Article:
Dr. Yousef Baker joins me to discuss the effects of the Iraq War on the Iraqi people, the Iraqi Narratives Project and anti-Muslim racism and its connection to larger national and global issues, including racial projects right here in the United States.
Dr. Yousef K. Baker is an assistant professor in the International Studies Program currently at California State University, Long Beach. He is also the co-director of the Global Middle East Studies Program. Dr. Baker’s career both as a student and an educator have been in California’s public education system, graduating from LAUSD, finishing his BA in Political Science from UCLA, his Master’s and Doctorate in Sociology from UCSB, and working at CSULB since 2014.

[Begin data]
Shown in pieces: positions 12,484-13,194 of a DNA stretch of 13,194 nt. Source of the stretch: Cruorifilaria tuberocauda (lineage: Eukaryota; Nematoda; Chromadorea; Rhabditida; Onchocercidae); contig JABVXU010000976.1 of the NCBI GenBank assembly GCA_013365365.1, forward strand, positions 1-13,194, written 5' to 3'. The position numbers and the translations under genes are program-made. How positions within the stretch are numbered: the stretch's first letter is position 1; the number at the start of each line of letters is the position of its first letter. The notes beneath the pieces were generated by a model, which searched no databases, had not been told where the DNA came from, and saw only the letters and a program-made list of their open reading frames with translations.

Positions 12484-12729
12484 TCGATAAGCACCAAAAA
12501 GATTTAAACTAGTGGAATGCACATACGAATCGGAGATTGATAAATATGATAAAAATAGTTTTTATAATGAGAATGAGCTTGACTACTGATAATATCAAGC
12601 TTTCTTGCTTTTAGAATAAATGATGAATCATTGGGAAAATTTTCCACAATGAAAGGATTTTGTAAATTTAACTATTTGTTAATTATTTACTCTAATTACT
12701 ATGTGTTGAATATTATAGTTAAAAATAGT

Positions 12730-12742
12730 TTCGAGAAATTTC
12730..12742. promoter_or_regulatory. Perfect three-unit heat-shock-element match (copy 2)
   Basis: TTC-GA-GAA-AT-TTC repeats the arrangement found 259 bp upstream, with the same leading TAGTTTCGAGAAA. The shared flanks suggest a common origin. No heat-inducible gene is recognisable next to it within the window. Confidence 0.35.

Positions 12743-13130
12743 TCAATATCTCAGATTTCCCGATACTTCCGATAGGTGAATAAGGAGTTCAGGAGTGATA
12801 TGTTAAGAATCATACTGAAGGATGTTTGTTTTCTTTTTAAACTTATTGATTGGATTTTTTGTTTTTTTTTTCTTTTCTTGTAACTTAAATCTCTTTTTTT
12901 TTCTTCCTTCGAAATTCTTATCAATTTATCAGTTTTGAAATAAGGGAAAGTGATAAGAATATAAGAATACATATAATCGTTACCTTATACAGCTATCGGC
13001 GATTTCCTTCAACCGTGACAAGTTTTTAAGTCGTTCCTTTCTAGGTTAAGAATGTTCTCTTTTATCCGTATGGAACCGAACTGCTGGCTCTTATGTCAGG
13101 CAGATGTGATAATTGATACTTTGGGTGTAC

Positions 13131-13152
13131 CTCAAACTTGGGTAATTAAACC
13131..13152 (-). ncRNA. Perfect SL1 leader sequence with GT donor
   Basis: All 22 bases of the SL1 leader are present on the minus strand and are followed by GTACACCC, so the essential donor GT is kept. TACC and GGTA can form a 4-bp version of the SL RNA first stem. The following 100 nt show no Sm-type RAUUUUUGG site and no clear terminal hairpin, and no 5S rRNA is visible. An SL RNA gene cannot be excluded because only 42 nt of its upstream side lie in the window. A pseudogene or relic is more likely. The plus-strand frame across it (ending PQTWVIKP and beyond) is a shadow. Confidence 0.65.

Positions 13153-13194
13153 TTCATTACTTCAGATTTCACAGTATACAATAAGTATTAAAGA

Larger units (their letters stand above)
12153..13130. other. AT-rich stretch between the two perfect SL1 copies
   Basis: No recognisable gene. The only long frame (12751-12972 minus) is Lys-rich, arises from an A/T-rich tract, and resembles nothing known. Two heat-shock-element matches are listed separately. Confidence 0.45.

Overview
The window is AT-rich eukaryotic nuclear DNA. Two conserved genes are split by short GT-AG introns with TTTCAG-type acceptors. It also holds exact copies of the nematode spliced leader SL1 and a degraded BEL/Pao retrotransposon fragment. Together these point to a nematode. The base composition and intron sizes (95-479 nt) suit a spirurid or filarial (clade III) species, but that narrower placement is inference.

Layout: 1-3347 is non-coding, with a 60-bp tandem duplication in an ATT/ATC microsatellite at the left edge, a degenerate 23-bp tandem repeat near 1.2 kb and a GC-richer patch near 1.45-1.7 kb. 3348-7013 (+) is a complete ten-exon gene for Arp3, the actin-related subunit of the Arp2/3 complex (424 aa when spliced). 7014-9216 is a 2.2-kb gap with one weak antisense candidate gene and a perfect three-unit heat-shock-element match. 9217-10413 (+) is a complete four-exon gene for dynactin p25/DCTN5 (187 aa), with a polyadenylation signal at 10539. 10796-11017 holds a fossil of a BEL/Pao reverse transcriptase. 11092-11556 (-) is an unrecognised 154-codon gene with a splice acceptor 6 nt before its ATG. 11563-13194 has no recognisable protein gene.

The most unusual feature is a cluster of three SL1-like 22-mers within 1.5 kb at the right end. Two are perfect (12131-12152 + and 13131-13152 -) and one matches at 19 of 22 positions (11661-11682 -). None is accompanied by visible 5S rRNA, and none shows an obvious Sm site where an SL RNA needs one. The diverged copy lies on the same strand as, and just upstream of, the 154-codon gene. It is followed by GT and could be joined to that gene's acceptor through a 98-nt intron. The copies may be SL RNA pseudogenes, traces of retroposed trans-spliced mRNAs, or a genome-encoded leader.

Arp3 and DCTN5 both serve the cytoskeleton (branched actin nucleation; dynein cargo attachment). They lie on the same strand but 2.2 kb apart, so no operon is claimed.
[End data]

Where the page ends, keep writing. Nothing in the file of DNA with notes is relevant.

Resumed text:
Dr. Baker looks at global political economy with an interest in how race, nationalism, post-colonial development, and social movements shape our contemporary world. His work focuses on the Middle East and North Africa, where he has been looking at the political economy of the 2003 invasion and subsequent occupation of Iraq. Dr. Baker has been recently working on issues of anti-Muslim racism and their connection to larger national and global issues, where he shows how this racializing process shape politics in the US and broader global geo-politics as well. In addition to this research, Dr. Baker is one of the co-founders of the Iraqi Narratives Project, where alongside other collaborators he has collected oral histories of people who migrated from Iraq to the US and Canada.
As an educator, and as a resident of Long Beach since 2010, and greater Los Angeles since 1993, Dr. Baker is always asking how does our life locally shape and is shaped by the lives of others living around the globe?